Phong Nha Cave

Phong Nha Cave

The star park attraction

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Phong Nha Cave is the best known and most popular of Phong Nha-Ke Bang National Park, as it was the first cave to be opened to the public and the way in is pretty darn cool. Opened to tourism in 1995, Phong Nha Cave requires a boat journey from town up the Son River. Once the boat slips inside, motors are turned off and the crew paddles you into an eerie, mysterious and beautiful underground world.

Travelfish says:
Phong Nha Cave_walk around_550

“Well, I feel short.”

The lovely, scenic boat ride upriver is part of the enjoyable experience. As the wooden dragon boat putters along, you’ll pass fishermen, the town dotted with colourful churches and kids splashing in the water, all against a backdrop of karst that dates back more than 400 million years. After 30 minutes you’ll reach the end of the underground Chay River, which is the entrance to the cave.

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Highway to Phong Nha Cave.

The entrance is fairly nondescript: a wall of rock and a dark hole where the river flows out. Once the boat is plunged into darkness, the roof of the boat is rolled back and your boat team, usually a family duo, quietly rows you deeper. Let your eyes adjust and soon you will absorb what is happening as you glide along: low ceilings suddenly give way to enormous caverns dripping with stalactites. Slip through narrow passages past formations born by eons of geological forces, nature’s patient artist. Each drip of calcite, every few minutes, over a million years has built an empire. The bad disco lighting of years past has been done away with. Now white lights tastefully highlight certain features – crystallised faces and figures appear at every turn, all while your boat crew manoeuvres tricky corners and rocks lurking in the dark waters.

When you reach the 1.5 kilometre mark, the furthest point tour boats are allowed to venture, remember that Phong Nha Cave is more than 44.5 kilometres long.

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Oh, the places you’ll go!

Boats will turnaround at this point and return. Near the end of your journey out of the cave you’ll be allowed to disembark and walk a set path through the first cave called Court Cave (cung dinh), so named because the formations bring to mind the king and his royal court, including elephants flanking the throne. It takes a bit of imagination but you can come up with your own fanciful interpretation. You can also appreciate what a refuge the cave was during the American War as it was used as a hospital, shelter and ammunition storage, making it a special piece of the Ho Chi Minh Trail.

Please remain respectful so everyone can enjoy this area. This means no littering, loud talking, smoking or touching the formations that took millions of years to grow. And please no urinating. We actually saw someone do it. Now really.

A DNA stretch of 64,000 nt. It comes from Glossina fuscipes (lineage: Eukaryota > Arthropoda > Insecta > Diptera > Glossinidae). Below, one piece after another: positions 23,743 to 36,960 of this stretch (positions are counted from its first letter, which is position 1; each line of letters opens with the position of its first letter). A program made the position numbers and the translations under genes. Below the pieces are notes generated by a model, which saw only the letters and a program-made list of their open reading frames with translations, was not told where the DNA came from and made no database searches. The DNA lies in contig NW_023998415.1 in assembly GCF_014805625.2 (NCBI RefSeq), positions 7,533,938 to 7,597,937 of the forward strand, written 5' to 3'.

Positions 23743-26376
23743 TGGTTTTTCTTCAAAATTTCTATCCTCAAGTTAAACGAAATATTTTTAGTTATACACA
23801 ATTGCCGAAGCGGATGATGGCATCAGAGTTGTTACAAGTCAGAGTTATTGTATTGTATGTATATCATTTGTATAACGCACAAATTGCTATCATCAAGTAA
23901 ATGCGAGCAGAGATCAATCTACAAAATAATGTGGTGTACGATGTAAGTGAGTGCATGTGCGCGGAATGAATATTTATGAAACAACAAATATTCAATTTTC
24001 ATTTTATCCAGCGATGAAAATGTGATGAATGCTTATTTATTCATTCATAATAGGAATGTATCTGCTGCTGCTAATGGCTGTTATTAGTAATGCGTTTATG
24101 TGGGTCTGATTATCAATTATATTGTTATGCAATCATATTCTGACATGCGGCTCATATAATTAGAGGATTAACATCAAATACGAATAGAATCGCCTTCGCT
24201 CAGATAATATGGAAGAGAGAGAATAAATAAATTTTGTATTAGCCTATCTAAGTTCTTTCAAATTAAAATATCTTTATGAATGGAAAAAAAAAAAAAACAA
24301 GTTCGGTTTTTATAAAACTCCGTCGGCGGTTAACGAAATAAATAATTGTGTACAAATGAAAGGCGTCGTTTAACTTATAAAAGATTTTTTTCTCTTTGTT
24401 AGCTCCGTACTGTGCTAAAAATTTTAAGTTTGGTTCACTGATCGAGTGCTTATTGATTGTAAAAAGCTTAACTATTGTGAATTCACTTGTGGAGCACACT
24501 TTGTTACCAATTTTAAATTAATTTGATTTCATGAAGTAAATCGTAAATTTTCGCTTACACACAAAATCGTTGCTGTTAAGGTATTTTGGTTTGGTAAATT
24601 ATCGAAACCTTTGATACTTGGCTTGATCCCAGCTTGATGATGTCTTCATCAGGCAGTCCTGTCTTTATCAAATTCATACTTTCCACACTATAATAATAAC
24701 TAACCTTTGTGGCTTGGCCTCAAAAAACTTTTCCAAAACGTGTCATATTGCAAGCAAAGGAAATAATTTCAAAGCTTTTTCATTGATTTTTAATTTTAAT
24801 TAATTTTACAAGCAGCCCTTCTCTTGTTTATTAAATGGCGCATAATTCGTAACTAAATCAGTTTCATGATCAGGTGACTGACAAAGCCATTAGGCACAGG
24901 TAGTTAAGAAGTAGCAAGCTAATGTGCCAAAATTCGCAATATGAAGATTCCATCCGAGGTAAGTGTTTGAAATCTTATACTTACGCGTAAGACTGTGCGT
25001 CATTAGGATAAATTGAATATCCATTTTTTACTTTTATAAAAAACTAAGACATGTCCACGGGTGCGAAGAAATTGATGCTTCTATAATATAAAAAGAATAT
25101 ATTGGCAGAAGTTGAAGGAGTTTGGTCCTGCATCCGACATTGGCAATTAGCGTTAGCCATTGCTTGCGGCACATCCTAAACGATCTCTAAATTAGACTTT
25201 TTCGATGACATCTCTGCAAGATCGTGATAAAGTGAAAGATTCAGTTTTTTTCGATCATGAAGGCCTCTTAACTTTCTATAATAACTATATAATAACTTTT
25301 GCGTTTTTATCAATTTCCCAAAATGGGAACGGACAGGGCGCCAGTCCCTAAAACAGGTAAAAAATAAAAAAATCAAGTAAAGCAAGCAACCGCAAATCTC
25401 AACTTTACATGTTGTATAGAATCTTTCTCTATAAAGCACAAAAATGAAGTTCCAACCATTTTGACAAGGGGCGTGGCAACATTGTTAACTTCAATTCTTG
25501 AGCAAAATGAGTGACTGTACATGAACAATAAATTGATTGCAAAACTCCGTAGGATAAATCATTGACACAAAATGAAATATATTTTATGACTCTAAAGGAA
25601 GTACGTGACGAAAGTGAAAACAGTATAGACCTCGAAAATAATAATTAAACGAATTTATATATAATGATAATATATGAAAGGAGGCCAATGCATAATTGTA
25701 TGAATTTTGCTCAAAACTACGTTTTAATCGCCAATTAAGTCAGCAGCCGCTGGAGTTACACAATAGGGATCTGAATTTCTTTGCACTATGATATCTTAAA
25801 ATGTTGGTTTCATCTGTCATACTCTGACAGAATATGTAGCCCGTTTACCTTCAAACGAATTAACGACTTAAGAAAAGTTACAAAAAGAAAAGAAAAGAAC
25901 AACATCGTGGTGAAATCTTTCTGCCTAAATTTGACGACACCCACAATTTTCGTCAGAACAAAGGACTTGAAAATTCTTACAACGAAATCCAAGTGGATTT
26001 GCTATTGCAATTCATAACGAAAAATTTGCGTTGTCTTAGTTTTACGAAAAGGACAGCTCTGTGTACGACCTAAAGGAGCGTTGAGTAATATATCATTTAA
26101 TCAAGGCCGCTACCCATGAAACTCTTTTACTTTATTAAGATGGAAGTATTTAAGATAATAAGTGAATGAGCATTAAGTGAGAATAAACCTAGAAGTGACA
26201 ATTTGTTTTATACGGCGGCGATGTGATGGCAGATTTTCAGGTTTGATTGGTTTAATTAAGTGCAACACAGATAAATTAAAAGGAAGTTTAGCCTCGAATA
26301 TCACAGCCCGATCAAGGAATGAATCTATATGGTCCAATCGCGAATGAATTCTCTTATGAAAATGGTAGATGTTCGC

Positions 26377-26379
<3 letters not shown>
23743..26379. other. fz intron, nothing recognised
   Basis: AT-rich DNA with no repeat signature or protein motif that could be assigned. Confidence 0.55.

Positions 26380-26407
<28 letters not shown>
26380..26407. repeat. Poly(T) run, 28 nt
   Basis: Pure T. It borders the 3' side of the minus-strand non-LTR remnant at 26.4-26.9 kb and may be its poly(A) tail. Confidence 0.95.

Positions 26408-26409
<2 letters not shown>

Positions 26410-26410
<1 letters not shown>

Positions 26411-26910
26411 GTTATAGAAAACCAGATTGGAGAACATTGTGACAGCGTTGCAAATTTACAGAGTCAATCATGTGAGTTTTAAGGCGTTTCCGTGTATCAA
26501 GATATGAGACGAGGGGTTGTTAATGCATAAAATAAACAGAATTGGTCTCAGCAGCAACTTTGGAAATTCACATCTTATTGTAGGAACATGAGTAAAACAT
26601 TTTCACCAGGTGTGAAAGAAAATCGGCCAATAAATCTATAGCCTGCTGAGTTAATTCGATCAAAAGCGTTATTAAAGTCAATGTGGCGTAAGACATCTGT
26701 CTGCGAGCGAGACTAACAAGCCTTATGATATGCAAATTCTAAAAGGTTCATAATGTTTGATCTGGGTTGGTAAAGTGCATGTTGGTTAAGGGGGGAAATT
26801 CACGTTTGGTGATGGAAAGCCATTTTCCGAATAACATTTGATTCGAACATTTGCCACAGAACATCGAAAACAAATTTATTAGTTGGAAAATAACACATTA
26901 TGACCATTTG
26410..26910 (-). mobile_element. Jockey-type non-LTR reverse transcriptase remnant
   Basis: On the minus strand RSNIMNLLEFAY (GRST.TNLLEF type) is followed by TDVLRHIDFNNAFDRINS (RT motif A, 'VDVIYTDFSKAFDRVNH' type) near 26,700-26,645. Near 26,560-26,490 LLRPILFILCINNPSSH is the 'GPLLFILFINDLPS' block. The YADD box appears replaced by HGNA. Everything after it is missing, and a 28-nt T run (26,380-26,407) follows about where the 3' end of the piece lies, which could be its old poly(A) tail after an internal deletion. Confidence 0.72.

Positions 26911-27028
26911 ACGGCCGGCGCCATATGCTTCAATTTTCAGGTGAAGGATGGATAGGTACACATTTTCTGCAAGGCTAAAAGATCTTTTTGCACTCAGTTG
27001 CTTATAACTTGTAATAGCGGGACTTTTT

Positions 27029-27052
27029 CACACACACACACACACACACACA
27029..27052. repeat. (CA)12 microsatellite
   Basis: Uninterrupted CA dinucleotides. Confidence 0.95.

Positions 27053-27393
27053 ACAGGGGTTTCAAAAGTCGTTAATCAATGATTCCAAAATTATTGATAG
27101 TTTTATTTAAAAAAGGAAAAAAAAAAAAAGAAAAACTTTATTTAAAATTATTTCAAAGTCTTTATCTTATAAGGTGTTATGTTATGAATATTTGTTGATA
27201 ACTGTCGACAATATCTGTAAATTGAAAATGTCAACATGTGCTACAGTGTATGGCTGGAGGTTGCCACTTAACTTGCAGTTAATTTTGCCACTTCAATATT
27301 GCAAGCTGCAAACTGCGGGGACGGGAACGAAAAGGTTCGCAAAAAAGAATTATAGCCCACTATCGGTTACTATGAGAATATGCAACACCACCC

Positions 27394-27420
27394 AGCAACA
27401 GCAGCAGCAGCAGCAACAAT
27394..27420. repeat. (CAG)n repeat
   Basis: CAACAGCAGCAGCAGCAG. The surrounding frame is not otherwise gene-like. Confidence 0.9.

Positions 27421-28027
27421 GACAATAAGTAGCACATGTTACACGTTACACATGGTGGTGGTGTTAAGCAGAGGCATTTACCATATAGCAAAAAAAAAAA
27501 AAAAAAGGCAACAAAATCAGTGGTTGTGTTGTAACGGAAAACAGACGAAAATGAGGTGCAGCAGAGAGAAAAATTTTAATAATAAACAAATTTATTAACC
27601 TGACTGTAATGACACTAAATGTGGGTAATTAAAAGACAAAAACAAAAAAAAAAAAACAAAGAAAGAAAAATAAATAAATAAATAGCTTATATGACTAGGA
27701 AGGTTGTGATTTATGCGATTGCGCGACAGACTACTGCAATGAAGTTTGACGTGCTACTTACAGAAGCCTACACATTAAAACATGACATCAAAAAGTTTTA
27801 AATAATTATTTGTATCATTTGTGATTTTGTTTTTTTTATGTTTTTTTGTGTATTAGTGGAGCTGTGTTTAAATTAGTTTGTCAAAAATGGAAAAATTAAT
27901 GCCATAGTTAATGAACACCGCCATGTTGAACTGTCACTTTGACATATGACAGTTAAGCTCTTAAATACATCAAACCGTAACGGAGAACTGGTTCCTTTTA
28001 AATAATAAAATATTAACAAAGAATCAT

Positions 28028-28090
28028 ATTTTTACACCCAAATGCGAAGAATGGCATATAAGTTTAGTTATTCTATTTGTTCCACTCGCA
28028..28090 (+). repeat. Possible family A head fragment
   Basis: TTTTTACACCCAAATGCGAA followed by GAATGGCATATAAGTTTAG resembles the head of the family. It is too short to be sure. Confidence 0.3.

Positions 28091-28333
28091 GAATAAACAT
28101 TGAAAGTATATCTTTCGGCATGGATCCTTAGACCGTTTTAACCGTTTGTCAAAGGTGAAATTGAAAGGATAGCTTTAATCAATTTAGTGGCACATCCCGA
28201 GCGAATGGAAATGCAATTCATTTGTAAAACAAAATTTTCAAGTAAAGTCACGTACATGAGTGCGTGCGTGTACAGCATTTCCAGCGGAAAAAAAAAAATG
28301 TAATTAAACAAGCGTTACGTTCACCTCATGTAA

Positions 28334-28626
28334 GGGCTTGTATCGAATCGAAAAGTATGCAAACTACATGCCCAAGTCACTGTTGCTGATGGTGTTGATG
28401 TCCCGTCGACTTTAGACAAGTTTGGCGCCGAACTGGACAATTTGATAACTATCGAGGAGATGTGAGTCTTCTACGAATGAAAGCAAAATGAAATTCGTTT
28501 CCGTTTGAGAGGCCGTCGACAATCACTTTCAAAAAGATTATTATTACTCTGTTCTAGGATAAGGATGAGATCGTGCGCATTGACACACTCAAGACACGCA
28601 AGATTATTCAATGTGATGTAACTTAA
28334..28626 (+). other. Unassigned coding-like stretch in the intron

Don't undo millions of years: Don't touch the formations; Don't pee on the formations.

Don’t undo millions of years: Don’t touch the formations; don’t pee on the formations.

Nearby Tien Son Cave became known when it was “discovered” by French archaeologist Madeleine Colani in 1935 and it’s worth seeing too if you’ve got the extra time. The cave is higher up in the karst and requires a climb up stairs. From outside you get a beautiful view; inside, it is lit and a wooden walkway leads throughout in a similar fashion to Paradise Cave.

Look up.

Look up.

Visiting Phong Nha Cave is a fairly straightforward do-it-yourself venture; there’s no need to book a tour through your hotel. Head to the Phong Nha-Ke Bang Tourism Centre on the main street, which has the ticket office and boat landing. It’s open daily 07:30-16:00. The entrance fee is 150,000 dong and the cost of a boat is 360,000 dong, which can be shared with up to 14 people. There’s usually enough people showing up so you don’t have to wait long for a shared boat, but the process can be sloppy as the ticket seller assembles groups in her mind and demands money without really communicating what is going on. But once everyone has a ticket and a boat, it’s smooth sailing. This cave is great for most ages and abilities as you can remain seated the whole time and aside from a few steps down at the boat landing, there are no stairs or steep walk, like in Paradise Cave or a full trek like Hang En.

A note to avid photographers: it’s not a bad investment to hire a whole boat privately so you are free to move around for photos.

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Set yourself up for the perfect shot.

You’ll need at least two and a half hours, round trip, for Phong Nha cave, with an additional hour to add on Tien Son Cave. The boat fee for Phong Nha and Tien Son combined is 400,000 dong, the admission to Tien Son is 80,000 dong. Finally, we’re sure a tip to your boat crew would be greatly appreciated. One of ours was a petite elderly woman. Rowing 14 passengers in a heavy wooden boat in the dark is not easy.

Reviewed by

Cindy Fan is a Canadian writer/photographer and author of So Many Miles, a website that chronicles the love of adventure, food and culture. After falling in love with sticky rice and Mekong sunsets, in 2011 she uprooted her life in Toronto to live la vida Laos. She’s travelled to over 40 countries and harbours a deep affection for Africa and Southeast Asia. In between jaunts around the world, she calls Laos and Vietnam home where you’ll find her traipsing through rice paddies, standing beside broken-down buses and in villages laughing with the locals.

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These tours are provided by Travelfish partner GetYourGuide.

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